• Work the joint where your leg meets your hip.
• Can involve thrusting movements or movements that put more focus on leg muscles.

Lying on a mat or soft surface on your back, with your shoulders blades flat to the mat, lift your hips to put your body in a bridge position (your legs should form an approximate right angle) while squeezing your glutes. Your legs should be hip-width apart. Keeping your abdomen flat in a plank position, slowly lower your hips toward the mat.


• Involve upper-body muscles in the biceps, triceps, and chest.
• Can be performed through basic movements or more complex exercises.

With your arms just underneath your shoulder blades and legs slightly apart, bend at your elbows to push your weight down toward the floor. Try to keep your torso and legs straight like a plank when moving your arms up and down. For another push-up variation, you can perform a push-up with your calves flat on the mat and your ankles crossed.


• Can work muscles in the arms and also across the back.
• Efficient for working harder-to-reach muscles, like the trapezius (upper back).

Straddle a bench or chair (with one knee resting on the surface of the bench/chair and the other leg slightly bent on the other side). Bend your back into a slight incline position. Keep one arm resting on the bench or chair, and, with the other arm, gently pull a weight toward your body.

Once you’ve mastered these joint movements, you can slowly incorporate outside weight into these or similar exercises. What’s most important is focusing on the basics to target the specific muscle groups you’re looking to grow.

Increasing in Increments

Once you have basic form down, you’ll want to start increasing weight in small increments in order to build strength and see results. When you’re ready to perform an exercise, develop a plan for how many repetitions and sets you will perform of it. Repetitions (reps) are the number of times you perform an exercise in a row, while sets are groupings of the same exercise. The Mayo Clinic recommends starting out with a weight that you can comfortably lift 12–15 times, which you can increase in weight or reps over time.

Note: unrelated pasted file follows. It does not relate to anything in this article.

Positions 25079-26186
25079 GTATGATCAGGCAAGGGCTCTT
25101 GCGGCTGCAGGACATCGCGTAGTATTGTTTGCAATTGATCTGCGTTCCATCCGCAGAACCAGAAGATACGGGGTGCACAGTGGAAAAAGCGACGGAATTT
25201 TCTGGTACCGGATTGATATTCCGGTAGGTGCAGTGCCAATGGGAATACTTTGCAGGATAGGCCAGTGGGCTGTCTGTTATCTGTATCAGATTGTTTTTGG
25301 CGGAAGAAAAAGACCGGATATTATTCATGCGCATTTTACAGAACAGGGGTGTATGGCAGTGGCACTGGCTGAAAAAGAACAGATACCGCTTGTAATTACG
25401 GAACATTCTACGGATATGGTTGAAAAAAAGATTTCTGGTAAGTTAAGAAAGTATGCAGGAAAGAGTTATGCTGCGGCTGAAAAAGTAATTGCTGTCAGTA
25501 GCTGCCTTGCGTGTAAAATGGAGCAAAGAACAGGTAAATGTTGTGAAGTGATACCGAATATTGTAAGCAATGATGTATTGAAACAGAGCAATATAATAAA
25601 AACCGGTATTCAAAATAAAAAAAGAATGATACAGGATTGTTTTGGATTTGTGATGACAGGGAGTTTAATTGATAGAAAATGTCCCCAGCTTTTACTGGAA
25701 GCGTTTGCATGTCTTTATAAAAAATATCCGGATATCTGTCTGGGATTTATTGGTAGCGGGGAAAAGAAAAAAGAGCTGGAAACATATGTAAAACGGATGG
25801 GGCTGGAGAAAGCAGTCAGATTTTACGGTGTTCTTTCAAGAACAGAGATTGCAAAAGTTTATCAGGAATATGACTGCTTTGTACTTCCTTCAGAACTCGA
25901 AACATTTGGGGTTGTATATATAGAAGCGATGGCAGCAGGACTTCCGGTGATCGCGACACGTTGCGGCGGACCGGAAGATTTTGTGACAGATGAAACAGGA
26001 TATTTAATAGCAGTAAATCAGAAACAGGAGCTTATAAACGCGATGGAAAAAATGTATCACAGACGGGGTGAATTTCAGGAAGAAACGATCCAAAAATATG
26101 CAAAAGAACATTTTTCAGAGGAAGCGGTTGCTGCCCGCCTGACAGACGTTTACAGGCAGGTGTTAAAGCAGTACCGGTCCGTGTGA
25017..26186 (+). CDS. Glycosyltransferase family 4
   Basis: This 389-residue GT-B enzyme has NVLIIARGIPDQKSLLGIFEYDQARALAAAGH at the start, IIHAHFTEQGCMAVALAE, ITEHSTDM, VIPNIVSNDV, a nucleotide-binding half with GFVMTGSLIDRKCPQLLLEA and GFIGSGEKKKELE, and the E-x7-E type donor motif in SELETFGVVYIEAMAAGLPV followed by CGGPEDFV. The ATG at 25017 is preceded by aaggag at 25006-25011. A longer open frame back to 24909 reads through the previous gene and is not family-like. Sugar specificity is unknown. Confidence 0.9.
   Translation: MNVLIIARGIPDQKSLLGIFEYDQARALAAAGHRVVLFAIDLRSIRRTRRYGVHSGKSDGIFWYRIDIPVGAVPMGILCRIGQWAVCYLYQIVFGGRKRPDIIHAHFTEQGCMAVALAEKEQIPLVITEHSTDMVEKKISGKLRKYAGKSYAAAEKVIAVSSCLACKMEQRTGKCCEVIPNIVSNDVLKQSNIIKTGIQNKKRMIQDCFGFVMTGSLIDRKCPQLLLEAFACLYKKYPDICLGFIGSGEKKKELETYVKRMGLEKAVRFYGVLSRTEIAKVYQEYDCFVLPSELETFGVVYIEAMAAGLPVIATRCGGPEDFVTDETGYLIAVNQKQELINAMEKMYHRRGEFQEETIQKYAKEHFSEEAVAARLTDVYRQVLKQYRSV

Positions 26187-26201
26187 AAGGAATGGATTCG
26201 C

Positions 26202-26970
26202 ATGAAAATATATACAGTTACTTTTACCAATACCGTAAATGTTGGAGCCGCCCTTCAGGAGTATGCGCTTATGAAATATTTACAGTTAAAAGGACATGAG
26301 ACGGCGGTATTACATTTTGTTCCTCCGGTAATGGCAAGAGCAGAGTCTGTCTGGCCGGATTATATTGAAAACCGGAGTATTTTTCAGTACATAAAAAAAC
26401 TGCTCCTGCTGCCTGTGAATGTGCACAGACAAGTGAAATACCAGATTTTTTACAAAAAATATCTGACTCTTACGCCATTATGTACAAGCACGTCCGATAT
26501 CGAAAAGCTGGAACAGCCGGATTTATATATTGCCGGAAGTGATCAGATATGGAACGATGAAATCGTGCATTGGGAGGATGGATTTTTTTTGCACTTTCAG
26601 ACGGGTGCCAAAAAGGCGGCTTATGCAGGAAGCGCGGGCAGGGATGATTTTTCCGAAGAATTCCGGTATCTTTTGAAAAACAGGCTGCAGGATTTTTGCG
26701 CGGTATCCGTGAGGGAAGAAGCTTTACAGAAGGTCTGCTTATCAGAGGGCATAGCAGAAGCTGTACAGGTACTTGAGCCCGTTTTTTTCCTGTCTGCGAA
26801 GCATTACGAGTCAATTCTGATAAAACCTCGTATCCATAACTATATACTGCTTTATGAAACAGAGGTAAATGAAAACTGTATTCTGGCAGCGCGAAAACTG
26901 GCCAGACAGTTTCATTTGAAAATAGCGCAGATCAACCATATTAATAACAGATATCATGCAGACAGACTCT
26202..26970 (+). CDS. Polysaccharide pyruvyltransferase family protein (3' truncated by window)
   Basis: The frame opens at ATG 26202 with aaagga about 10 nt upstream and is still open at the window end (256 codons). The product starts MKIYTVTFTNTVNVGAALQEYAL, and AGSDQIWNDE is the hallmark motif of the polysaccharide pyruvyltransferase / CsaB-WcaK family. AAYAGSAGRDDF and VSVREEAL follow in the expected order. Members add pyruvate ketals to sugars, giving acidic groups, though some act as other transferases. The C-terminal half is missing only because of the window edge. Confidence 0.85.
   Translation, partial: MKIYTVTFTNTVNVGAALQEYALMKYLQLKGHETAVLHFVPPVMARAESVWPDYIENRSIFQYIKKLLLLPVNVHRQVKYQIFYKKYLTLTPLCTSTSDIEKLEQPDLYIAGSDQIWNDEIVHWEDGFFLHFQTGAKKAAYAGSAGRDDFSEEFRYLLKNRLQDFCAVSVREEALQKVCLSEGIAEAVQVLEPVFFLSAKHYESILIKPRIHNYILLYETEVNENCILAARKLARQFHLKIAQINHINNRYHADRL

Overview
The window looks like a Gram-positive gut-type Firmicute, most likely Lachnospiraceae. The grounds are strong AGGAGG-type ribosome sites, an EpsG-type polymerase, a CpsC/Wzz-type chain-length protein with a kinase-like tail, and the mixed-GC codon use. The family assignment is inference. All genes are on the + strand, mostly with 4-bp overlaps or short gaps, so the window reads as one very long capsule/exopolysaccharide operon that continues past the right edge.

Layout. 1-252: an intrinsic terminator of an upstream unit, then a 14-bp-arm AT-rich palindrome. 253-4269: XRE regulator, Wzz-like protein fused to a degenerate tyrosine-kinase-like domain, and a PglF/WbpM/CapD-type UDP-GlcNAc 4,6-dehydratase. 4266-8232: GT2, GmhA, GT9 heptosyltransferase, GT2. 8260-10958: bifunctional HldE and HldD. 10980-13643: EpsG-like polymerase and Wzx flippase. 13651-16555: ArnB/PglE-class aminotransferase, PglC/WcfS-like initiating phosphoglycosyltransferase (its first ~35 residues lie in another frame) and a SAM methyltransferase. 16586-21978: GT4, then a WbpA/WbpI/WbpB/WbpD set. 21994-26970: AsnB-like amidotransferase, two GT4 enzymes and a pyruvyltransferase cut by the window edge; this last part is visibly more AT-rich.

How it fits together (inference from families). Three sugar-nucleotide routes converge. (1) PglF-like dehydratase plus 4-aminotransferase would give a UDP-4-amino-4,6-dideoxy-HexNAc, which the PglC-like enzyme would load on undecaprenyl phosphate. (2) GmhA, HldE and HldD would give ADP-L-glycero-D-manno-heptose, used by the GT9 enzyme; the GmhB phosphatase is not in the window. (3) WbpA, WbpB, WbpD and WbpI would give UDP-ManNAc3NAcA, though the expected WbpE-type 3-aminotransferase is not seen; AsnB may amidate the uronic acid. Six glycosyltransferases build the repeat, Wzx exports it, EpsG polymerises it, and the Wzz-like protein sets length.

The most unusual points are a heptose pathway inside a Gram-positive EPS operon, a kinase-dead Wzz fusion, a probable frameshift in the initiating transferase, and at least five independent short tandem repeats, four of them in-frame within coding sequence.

Upper Body

In general, people who are just starting a weight-lifting routine will need to start at a lower weight for upper-body exercises.

• Start at the weight most comfortable for you to complete 12–15 reps.
• After three weeks, try increasing the weight by 2.5–5 pounds.
• After a month, try increasing the weight again.

Lower Body

Though you should never jump straight into using heavy weights, the lower body is generally more capable of withstanding it better than the upper body.

• Like the upper body, start at the weight most comfortable for you to complete 12–15 reps.

• After three weeks, try increasing the weight by 5–10 pounds.
• After a month, try increasing the weight again.

Perhaps more important than weight and reps, though, is the mind-muscle connection, which requires you to focus on working a specific muscle as you’re moving it. It might sound obvious, but research has shown that focusing hard on a particular exercise as you’re completing it can help the muscle grow even stronger.

Get Down to Business

Of course, these are not the only exercises that should be in your strength-training routine, but they are a good place to start. If you’re still apprehensive about how to get going, consider working with a certified trainer, who can help develop a program that’s just right for you.

For more safety information and tips for weight training, visit bodybuilding.com.